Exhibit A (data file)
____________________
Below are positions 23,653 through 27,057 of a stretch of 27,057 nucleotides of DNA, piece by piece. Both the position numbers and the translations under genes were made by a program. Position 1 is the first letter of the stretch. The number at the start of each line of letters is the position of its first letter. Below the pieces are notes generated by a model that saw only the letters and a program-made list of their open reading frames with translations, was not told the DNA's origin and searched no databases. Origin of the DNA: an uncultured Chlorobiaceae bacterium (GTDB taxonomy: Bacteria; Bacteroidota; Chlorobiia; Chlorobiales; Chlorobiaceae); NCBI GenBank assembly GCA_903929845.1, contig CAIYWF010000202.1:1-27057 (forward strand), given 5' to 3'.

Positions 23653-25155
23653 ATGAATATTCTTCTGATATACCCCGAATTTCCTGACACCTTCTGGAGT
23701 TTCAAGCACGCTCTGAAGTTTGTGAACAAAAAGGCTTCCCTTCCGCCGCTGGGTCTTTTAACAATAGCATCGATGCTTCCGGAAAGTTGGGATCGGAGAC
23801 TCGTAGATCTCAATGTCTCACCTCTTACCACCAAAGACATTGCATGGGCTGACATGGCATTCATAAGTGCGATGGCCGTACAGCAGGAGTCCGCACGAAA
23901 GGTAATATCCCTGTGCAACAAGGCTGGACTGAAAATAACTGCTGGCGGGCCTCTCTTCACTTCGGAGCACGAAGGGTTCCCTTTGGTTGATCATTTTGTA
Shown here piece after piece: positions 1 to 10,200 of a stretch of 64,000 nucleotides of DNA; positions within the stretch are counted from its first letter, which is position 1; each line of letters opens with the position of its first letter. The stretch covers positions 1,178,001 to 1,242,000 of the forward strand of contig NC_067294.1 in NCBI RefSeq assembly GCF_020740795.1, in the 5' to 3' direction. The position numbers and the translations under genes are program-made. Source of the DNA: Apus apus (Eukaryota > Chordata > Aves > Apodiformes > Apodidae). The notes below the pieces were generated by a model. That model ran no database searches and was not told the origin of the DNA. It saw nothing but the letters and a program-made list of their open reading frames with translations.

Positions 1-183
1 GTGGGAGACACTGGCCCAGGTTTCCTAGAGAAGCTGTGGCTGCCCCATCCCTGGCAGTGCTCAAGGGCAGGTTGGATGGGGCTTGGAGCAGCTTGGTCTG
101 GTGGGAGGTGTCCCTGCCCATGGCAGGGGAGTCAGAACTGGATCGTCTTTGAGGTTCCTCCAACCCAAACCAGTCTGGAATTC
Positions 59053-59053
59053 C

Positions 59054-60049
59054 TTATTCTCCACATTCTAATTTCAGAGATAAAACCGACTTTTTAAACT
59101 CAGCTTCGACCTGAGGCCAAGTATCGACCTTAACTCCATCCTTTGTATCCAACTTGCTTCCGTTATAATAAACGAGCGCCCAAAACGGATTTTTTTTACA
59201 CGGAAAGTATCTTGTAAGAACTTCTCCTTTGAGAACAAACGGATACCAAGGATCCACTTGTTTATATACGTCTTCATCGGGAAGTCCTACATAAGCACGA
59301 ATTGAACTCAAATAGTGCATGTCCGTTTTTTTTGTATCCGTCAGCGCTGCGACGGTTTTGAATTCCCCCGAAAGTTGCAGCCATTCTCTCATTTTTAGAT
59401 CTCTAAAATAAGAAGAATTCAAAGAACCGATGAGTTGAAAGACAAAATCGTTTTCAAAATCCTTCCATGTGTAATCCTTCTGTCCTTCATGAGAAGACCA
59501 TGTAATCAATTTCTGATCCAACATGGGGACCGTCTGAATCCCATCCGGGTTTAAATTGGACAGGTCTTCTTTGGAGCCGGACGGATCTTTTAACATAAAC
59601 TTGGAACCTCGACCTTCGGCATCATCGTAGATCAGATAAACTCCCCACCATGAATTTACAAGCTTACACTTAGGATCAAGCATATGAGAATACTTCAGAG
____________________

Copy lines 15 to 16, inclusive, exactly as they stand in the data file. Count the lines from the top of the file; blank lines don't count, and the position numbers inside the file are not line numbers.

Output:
59101 CAGCTTCGACCTGAGGCCAAGTATCGACCTTAACTCCATCCTTTGTATCCAACTTGCTTCCGTTATAATAAACGAGCGCCCAAAACGGATTTTTTTTACA
59201 CGGAAAGTATCTTGTAAGAACTTCTCCTTTGAGAACAAACGGATACCAAGGATCCACTTGTTTATATACGTCTTCATCGGGAAGTCCTACATAAGCACGA